Michele Bachmann is a true believer, and she's not an idiot. Also, she once freaked out in a bathroom because an ex-nun and a lesbian were trying to talk to her.
These are the major takeaways from a new profile of her by The Daily Beast's Michelle Goldberg.
Bachmann, then a state senator, had already been caught hiding in the bushes of a gay rights event and campaigned against gay marriage. But she refused to talk about the issue at a constituent forum, and when said ex-nun and lesbian constituent came into the bathroom to politely take it up with her, she lost it:
Suddenly, after less than a minute, Bachmann let out a shriek. "Help!" she screamed. "Help! I'm being held against my will!" Arnold, who is just over 5 feet tall, was stunned, and hurried to open the door. Bachmann bolted out and fled, crying, to an SUV outside. Then she called the police, saying, according to the police report, that she was "absolutely terrified and has never been that terrorized before as she had no idea what those two women were going to do to her." The Washington County attorney, however, declined to press charges, writing in a memo, "It seems clear from the statements given by both women that they simply wanted to discuss certain issues further with Ms. Bachmann."
The point here is that Bachmann lives in an alternate, constructed reality in which she truly believes, despite having once been very close to her lesbian stepsister. In that reality, her sister's orientation is to be mourned. Goldberg cites a Bachman speech on the topic: "Any of you who have members of your family in the lifestyle, we have a member of our family that is. This is not funny. It's a very sad life. It's part of Satan, I think, to say that this is gay." And her husband, who "counsels" gay people and also believes you can pray the gay away, said on Christian radio of gay teenagers, "Barbarians need to be educated. They need to be disciplined, and just because someone feels this or thinks this, doesn't mean that we're supposed to go down that road."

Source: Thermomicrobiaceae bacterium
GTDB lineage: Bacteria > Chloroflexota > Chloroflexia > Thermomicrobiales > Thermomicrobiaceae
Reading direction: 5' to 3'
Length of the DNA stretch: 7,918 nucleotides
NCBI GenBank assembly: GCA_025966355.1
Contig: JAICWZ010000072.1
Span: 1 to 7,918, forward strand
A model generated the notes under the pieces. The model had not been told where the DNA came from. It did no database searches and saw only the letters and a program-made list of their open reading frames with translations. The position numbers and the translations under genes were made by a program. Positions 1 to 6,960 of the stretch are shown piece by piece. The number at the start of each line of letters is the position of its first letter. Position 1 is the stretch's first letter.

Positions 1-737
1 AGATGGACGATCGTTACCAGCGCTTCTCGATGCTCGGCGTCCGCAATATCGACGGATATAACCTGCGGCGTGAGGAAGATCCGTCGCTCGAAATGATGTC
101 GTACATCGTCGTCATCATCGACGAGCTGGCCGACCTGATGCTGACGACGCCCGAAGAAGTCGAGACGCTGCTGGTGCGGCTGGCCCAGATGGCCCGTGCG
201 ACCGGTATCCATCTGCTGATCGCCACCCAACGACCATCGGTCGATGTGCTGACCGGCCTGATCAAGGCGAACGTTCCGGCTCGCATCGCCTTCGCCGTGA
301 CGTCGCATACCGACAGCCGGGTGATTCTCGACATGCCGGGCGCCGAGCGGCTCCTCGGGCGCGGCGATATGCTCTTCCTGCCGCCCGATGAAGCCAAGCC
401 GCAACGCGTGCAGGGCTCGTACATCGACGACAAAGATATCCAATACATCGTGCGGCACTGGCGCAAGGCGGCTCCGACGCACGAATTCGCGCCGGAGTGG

She has fully internalized the evangelical worldview to an extent that sounds crazy to the uninitiated; says the son and collaborator of one influential evangelical author, "To anybody raised in the environment of the evangelical right wing, what she says makes perfect sense." Another influence Bachmann has cited approvingly: A professor who spoke at white supremacist events.
The Wall Street Journal notes today that Bachmann's name was the most searched on Google in the hours after the debate and that she "could scramble the electoral math in several of the early nominating contests." She'll be running afoul of an emerging American tolerance for gay rights, one likely not especially present in the Republican primary voter. But whether she ends up on a ticket or just makes candidates squirm and adopt similarly extreme positions, she's not to be underestimated.